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War and the Cultural Turn by Jeremy Black (review)

From: Parergon
Volume 30, Number 1, 2013
pp. 224-226 | 10.1353/pgn.2013.0022

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The latest book by distinguished military historian Jeremy Black is an examination of a range of intersections between ‘culture’ and military and war studies. Black is certainly well qualified to engage with this topic, as the author of an extensive list of books and articles on military history over a very wide chronological range. For this reason, his thoughts and arguments on what he terms the ‘cultural turn’ in military history are important and will be widely read by military historians. It is indeed to military historians that he is primarily addressing his arguments in this book, where he stresses the validity of blurry terminology like ‘culture’. For many cultural or social historians his arguments on this aspect of his analysis will be preaching to the converted. However, there is much in this book to interest medieval and early modern social historians as well as historians of premodern warfare. The sheer range of Black’s knowledge of military history, from ancient wars to the use of drones by the US military in Afghanistan, means that his arguments have an impressive depth.

In his preface, Black states that his aim with the book is to make ‘a case for a culturally aware approach to military history’ while avoiding the ‘opposite dangers of dismissing and blindly accepting culture as an explanatory concept’ (p. vii). The book opens with a long and discursive Introduction where Black grapples with the many meanings of ‘culture’ within historical, security, and war studies. This is a useful overview of the very different ways that ‘culture’ has been invoked within scholarship on military strategy, civilian engagement, and memory of war, as well as historical aspects of war and society. He covers not only definitions and historiography, but also the limitations of some military studies that remain closely linked with current national military strategies especially in the USA. In all this, his examples range from ancient to modern.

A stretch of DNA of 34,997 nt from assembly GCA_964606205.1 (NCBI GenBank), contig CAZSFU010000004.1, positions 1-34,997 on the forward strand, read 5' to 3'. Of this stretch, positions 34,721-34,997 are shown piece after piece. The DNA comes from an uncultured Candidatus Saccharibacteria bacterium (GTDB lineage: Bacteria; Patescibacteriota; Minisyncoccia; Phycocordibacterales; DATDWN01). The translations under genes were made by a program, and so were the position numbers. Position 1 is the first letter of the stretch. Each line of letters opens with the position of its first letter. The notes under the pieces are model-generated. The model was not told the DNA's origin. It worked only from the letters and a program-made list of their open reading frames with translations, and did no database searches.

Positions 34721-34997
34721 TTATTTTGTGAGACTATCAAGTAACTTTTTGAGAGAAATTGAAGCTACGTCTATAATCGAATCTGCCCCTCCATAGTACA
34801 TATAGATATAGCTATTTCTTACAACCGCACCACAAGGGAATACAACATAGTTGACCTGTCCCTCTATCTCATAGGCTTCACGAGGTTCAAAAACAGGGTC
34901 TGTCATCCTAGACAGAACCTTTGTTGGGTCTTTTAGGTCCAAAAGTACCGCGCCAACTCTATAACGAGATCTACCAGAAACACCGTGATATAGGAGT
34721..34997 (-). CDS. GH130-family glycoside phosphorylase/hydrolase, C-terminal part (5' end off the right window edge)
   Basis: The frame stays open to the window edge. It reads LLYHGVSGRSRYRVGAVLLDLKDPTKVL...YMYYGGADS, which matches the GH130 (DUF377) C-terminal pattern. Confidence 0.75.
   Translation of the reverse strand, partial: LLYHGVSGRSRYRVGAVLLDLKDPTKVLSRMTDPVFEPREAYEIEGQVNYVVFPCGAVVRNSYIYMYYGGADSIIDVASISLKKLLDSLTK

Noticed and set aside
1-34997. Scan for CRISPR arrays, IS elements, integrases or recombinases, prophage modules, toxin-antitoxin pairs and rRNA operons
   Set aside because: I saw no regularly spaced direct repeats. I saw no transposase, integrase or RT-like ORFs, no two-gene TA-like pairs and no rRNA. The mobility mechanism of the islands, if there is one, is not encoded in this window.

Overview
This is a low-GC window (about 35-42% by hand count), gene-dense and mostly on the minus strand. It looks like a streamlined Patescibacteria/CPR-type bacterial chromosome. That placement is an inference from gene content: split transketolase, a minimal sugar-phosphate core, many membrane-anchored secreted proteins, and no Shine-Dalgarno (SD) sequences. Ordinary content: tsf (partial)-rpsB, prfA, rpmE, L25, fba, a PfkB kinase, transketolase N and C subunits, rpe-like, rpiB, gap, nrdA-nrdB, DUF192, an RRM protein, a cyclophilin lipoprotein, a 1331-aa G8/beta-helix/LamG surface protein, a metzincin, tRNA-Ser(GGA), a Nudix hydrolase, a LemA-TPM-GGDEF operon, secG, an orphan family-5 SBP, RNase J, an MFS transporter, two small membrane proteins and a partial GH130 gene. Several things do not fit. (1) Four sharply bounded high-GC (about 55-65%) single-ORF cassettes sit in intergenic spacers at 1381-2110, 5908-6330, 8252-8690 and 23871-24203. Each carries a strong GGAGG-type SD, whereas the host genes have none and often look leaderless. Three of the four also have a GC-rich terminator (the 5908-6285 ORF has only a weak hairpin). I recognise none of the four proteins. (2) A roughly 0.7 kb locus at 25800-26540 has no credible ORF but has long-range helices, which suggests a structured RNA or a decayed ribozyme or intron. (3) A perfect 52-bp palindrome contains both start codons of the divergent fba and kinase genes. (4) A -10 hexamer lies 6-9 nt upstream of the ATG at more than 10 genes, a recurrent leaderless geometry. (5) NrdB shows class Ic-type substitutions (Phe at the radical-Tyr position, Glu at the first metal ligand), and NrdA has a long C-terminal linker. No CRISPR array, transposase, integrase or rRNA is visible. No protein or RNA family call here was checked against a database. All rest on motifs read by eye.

The second substantive chapter will be the chapter of most interest to medieval and early modern scholars, as here he examines the culture of prestige and personal glory or gloire in premodern military societies. His chapter is one of synthesis, and he argues against teleological military histories that see the medieval period as one leading up to the great shifts in gun technology of the latter period. While many of his examples are from Western Europe, he deplores the general ignorance within much western historical scholarship towards the histories of the Islamic, Chinese, and Indian empires.

In this chapter and others, Black explicitly grapples with the murkiness of using ‘culture’ as an analytical tool, as on p. 53 where he agrees that articulating ‘the importance of a set of values does not demonstrate that they necessarily took the key part in particular decisions’. Instead he points out that such values are an important part of the context in which military decisions were made.

The next chapter addresses the histories of strategy and strategic culture, through a close analysis of the British between 1688 and 1815. The strategic awareness and culture of war administration were bound up with the political and diplomatic necessities of the coalition warfare in which the British were engaged. Black also argues for wider ranging understanding of military strategic culture, arguing that for the British war was also bound up with domestic politics and the management of political opposition to war expenditure.

The second half of Black’s book brings his analysis into the age of modern warfare, with chapters on Western warfare between 1815 and 1950, the Cold War, and contemporary military strategies and culture. He concludes with two chapters that bring his analysis together. In the first, ‘Culture and military analysis’, he examines military historiography itself as a form of cultural activity. His first focus is on popular histories, which, as he suggests, continue to be published prolifically and with considerable financial success by specialist military publishing houses. While he acknowledges the value of many of these avowedly popular histories, he emphasizes that such works continue to cover familiar ground – the Western Front of World War I for instance. Black then turns to more academic historiography, particularly of war and society and memory. He points out...



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